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buildings for one battery are now being erected there, and will be occupied before another winter.
There are now at Fort San Jacinto permanent quarters, consisting of barracks, officers' quarters, storehouses, etc., for a garrison of 65 men. These are not habitable, however, by reason of the fact that they are on piles raised to a height of about 10 feet above mean low tide, with water at high tide flowing under the buildings. Through an arrangement between the Engineer and Quartermaster's departments, a steam dredge, the property of the Engineer Department, has been at work (when not required for its regular work in the harbor), since November, 1899, pumping sand on to the post site. There is such a large amount of filling required at this post, and also at Forts Crockett and Travis, that I think it would be more economical for the Quartermaster's Department to purchase, or construct a suitable dredge of its own. Only about one-sixth of the fill has been made, under the present arrangement in seven months.
Fort McIntosh is in very good condition. At the time of my visit the water system was sadly in need of overhauling. This has since been done.
At department headquarters a long felt want has been supplied by the construction of a modern sewer system. The construction of a system for Fort Sam Houston adjoining is to be commenced soon. The buildings and grounds here are in good condition.
The Thirty-third Infantry, U. S. Volunteers, was organized at Fort Sam Houston, Tex., in July and August, 1899, and left on September 15, 1899, for San Francisco, en route to the Philippines. Especial attention was paid to the instruction of this regiment in target practice, the regiment being sent by battalions to Fort Clark, Tex., for that purpose. The expense thus incurred was well repaid by the brilliant record the regiment made immediately after landing in the Philippines.
INSTRUCTION AND TRAINING.
Schools and lyceums were conducted as required by existing regulations wherever the conditions obtaining would permit. An account of the operations of same appears in Exhibits 2 and 3, Appendix A.
It can not be said that the lyceum course, under existing conditions, has been of especial value, nor can satisfactory results be obtained until a greater number of officers are present at each post.
The methods prescribed in General Orders No. 51, Adjutant-General's Office, of 1897, while conducive to excellent results, can not be made applicable at one-company posts.
Schools for noncommissioned officers, under the immediate charge of troop, battery, and company commanders, have been carried on during the entire year.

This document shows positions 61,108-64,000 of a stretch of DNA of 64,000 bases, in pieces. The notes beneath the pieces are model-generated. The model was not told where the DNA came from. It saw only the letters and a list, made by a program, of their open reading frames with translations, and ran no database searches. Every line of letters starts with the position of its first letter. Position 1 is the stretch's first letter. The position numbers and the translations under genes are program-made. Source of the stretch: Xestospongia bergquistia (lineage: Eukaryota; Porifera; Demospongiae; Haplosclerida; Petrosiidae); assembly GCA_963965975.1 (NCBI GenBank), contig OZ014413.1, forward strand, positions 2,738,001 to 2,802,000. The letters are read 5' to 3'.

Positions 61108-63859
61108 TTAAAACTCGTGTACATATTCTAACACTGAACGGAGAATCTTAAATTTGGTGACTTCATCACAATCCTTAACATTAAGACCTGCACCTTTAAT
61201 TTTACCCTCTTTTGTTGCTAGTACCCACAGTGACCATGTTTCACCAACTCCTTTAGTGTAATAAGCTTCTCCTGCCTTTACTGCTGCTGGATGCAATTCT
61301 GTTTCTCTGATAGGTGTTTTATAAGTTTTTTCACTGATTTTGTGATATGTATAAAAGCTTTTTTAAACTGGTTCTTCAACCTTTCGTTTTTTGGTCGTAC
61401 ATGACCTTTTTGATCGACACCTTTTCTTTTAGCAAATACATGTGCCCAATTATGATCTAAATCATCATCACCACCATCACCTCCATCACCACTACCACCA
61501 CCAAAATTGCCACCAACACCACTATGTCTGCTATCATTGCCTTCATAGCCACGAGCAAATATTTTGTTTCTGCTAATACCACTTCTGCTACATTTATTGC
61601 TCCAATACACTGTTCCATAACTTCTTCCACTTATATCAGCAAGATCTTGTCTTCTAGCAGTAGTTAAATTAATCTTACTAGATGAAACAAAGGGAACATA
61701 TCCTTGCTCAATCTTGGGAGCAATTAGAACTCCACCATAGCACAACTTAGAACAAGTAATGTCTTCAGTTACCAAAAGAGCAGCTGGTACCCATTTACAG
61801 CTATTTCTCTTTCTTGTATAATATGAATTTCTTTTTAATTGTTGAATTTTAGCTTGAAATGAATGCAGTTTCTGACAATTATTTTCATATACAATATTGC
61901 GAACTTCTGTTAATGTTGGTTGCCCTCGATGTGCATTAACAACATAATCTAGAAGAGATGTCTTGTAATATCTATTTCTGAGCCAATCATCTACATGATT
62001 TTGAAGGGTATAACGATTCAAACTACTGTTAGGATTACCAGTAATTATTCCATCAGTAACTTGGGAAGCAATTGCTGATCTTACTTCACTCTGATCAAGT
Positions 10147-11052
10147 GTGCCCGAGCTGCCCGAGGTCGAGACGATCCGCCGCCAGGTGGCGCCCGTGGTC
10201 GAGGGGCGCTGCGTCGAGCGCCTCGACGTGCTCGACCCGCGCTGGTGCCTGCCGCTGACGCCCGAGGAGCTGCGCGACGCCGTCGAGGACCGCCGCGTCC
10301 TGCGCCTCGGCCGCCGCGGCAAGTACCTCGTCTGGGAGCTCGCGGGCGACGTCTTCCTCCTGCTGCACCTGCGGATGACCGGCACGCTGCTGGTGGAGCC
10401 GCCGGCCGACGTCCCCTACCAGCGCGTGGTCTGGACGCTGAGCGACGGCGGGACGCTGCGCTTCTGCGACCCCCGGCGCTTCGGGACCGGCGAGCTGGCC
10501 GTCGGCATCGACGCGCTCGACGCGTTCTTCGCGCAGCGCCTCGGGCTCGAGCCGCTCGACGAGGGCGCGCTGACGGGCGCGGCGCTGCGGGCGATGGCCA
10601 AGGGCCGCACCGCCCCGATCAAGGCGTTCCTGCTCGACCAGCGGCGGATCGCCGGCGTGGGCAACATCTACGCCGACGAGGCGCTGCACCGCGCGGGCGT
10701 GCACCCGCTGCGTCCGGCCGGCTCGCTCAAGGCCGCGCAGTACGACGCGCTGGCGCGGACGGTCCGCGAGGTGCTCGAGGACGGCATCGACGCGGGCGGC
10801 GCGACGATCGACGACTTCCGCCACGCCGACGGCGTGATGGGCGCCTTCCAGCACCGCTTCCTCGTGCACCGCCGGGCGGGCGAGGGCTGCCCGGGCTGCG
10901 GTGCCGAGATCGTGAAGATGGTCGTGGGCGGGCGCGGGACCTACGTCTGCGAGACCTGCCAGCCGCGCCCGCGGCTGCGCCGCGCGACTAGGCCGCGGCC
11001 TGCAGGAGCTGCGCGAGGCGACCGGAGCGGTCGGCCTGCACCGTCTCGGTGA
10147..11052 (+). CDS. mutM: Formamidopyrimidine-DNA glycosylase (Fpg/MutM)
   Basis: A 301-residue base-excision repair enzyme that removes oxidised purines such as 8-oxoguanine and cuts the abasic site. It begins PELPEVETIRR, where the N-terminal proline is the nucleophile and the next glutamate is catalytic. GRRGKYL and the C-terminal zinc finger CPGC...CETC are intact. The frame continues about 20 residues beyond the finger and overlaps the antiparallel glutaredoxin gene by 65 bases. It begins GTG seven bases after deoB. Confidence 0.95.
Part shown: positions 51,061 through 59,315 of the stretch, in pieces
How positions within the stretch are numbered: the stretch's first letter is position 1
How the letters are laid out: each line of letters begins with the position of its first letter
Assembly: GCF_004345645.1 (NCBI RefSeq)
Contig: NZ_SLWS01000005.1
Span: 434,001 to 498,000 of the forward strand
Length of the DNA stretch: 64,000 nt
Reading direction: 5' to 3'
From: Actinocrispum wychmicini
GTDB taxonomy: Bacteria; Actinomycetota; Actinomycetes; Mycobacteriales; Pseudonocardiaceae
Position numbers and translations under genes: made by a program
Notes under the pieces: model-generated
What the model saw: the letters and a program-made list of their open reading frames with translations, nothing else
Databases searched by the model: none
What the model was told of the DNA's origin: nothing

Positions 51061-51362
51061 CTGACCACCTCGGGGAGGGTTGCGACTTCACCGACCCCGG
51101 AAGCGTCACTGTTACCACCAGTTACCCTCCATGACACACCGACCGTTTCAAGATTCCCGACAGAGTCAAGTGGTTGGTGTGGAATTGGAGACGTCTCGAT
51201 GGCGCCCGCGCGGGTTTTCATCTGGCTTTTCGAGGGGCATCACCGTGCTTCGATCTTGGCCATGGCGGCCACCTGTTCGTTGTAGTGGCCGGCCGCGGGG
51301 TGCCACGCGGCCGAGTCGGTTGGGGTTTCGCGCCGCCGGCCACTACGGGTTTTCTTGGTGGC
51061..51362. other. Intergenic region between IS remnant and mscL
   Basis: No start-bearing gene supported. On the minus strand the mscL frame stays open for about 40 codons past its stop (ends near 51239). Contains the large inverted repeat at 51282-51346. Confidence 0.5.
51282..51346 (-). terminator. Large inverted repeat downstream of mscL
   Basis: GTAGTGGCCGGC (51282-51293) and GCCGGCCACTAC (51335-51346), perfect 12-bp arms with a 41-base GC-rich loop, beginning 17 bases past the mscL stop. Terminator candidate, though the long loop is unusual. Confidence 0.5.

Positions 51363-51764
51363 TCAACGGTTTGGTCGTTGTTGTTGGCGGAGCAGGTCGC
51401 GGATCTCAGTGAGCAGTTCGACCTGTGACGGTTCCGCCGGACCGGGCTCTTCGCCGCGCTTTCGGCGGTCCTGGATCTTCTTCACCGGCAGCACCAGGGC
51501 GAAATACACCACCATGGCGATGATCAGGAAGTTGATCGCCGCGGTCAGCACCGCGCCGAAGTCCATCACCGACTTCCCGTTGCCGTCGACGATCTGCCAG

A course of practical instructions, including small-arms practice, signal instruction, close and extended order drills, instructions in packing at all posts garrisoned by cavalry, and in the duties of litter bearers and first aid to the sick and wounded, calisthenic and gymnastic training, as well as instructions in minor tactics as contemplated by General Orders No. 53, Adjutant-General's Office, 1896, has been prescribed and is being carried out with as good results as can be expected, considering the reduced garrisons and heavy demands made upon the troops for necessary police and fatigue duties.
The washing of the clothing of the enlisted men has been a source of more or less trouble, especially in this climate, where the wearing of the authorized duck clothing during many months of the year is imperative. The extra laundry expense in keeping this clothing clean falls heavily upon the men without corresponding increase in pay and allowances.
The subject has received careful consideration, and upon the recom: mendation of the commanding officer, Fort Ringgold, Tex., a laundry was established at that post in connection with the post exchange, which, it is thought, successfully solves the problem. The expense to the men has thus been reduced from $2.50 to $4 per month (heretofore paid to laundresses) to $1 per month, and in addition all the soiled bedsacks, mattress covers, etc., on hand at the post have been laundered without expense to the Government. Laundries are now in successful operation at Forts Brown, Clark, and Ringgold. Reports from Forts McIntosh and Bliss state that owing to local conditions it has been impracticable to establish them. The credit for the inception of the scheme is due to Capt. Guy Carleton, Tenth Cavalry, commanding Fort Ringgold, where the laundry has been in operation for five months. His report with reference thereto was forwarded July 30, 1900.
Special attention is invited to the status of the Seminole-negro Indians residing by permission on the Fort Clark Military Reservation. These people number about 150.